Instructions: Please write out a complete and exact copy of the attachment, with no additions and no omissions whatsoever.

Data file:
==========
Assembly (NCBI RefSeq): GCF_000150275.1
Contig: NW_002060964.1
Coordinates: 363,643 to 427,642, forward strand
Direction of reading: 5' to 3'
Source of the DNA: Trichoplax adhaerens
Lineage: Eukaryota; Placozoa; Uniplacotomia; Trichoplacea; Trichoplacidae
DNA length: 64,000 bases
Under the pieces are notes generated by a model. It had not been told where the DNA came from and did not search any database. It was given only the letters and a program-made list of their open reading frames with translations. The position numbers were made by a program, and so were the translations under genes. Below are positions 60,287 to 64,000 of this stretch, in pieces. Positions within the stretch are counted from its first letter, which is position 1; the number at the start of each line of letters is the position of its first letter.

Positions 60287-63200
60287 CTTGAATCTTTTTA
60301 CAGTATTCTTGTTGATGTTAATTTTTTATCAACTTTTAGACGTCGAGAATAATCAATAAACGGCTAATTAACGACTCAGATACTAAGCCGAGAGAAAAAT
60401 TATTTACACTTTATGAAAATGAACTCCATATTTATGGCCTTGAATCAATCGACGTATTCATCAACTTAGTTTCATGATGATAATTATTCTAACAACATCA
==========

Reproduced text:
Assembly (NCBI RefSeq): GCF_000150275.1
Contig: NW_002060964.1
Coordinates: 363,643 to 427,642, forward strand
Direction of reading: 5' to 3'
Source of the DNA: Trichoplax adhaerens
Lineage: Eukaryota; Placozoa; Uniplacotomia; Trichoplacea; Trichoplacidae
DNA length: 64,000 bases
Under the pieces are notes generated by a model. It had not been told where the DNA came from and did not search any database. It was given only the letters and a program-made list of their open reading frames with translations. The position numbers were made by a program, and so were the translations under genes. Below are positions 60,287 to 64,000 of this stretch, in pieces. Positions within the stretch are counted from its first letter, which is position 1; the number at the start of each line of letters is the position of its first letter.

Positions 60287-63200
60287 CTTGAATCTTTTTA
60301 CAGTATTCTTGTTGATGTTAATTTTTTATCAACTTTTAGACGTCGAGAATAATCAATAAACGGCTAATTAACGACTCAGATACTAAGCCGAGAGAAAAAT
60401 TATTTACACTTTATGAAAATGAACTCCATATTTATGGCCTTGAATCAATCGACGTATTCATCAACTTAGTTTCATGATGATAATTATTCTAACAACATCA